| The darkest hour is just before the dawn. Just around the corner, there's a rainbow in the sky. Such aphorisms were used during the Great Depression to either encourage the public or delude it, depending on your degree of cynicism.|
Well, here's an aphorism for the new-millenial recession: So what if times are tough? We're gonna find a way to make it anyway!
The audio marketplace has changed dramatically in the past few decades. When times are tough, there is a tendency to focus on those changes we view as negative: stores closed, familiar names gone, a lack of interest from the younger generation.
But there have been at least as many changes in the audio marketplace that are not just positive, but nearly beyond belief to audiophiles and music-lovers of a certain age. Back in the early '70's, believe it or not, the most-reliable conduit of information on new and exciting audio gear was tiny black-and-white classified ads in the back of Audio magazine. Stereophile, The Absolute Sound? They were published sporadically, if at all.
If you wanted product info, it usually meant writing a letter. Getting an answer might take weeks, if the company were polite enough to respond; many were not. Curious about the experience of others with a product, a manufacturer's history or product resale value? Good luck: there were no Forums or Bluebook. Want a record they don't have at the local store? Get out the Schwann catalog, and wait weeks after the store orders it, if they're obliging; write a letter and wait even longer, if they're not.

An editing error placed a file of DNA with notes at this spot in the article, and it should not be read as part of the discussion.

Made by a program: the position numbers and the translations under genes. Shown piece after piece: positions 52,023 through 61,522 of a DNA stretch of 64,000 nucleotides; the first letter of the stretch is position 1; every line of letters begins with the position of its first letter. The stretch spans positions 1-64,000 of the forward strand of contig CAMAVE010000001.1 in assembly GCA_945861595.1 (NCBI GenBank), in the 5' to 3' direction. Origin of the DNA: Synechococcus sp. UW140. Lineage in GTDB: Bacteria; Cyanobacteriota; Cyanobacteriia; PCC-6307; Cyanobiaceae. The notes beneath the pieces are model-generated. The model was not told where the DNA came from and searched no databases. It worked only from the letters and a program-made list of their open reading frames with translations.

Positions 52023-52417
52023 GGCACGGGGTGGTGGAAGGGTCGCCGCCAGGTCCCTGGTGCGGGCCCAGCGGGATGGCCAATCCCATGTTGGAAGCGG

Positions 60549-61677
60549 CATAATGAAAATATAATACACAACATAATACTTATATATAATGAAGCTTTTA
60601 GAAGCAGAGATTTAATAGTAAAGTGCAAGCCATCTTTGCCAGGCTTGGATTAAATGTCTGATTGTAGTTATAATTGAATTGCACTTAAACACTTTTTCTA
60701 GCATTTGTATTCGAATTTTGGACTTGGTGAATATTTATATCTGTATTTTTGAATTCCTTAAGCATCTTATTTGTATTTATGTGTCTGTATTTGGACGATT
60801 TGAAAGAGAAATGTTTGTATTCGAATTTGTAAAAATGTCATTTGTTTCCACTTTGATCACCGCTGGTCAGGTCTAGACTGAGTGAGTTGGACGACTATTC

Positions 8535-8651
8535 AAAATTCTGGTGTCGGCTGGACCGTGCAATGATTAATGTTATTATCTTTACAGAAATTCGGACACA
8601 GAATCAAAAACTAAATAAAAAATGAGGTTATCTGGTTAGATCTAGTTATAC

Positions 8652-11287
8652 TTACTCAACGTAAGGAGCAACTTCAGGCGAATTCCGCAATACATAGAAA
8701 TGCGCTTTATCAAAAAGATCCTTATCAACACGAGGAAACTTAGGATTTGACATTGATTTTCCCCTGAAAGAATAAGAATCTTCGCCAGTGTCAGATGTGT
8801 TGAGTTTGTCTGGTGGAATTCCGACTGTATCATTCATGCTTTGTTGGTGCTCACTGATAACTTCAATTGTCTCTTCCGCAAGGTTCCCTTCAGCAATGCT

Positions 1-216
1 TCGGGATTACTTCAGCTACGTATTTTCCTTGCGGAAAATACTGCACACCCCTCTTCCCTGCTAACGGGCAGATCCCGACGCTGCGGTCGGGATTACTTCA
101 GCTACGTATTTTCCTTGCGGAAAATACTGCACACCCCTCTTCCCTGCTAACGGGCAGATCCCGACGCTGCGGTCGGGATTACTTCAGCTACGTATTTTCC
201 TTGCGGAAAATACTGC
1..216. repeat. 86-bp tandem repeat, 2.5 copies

Let's face it: we're spoiled. Today, in a matter of seconds, we can find out about a piece of gear, see it, learn where it's available, read reviews of it, maybe buy it. Music? Nearly every band or orchestra has a website with enough information to satisfy the most obsessive fan, videos of live performances, sources for discs or downloads. Reviews or criticism? How many music sites and blogs are there? A million, literally?
Really: spoiled. Music-lovers and audiophiles today have an embarrassment of riches. Be grateful for what we have available to us.
While we've had some rough times, the audio marketplace is adapting, correcting itself. News from most dealers and manufacturers indicates increasing levels of sales, at a more consistent level than the up-and-down spikes and troughs of the last few years. Many markets avoided the drastic upheavals of the US market, and whole new areas of the world are opening up as strong markets for quality audio gear.
If those aren't enough causes for celebration, there are probably more genuinely good-sounding moderately-priced audio products than at any time in history. Feel free to cheer. Really.
Audio writer/blogger Steve Guttenberg writes, "The most promising trend is the number of great sounding affordable products on the scene. My blog today covers under $1,000 speakers, for example. I think vinyl's continuing comeback is a good sign, and the remarkable growth in high-end headphones is impressive."
Retailers, distributors and manufacturers today must focus on differentiation, creating reasons for a customer to come to them, specifically, rather than another store or brand. Those who are doing that, are succeeding.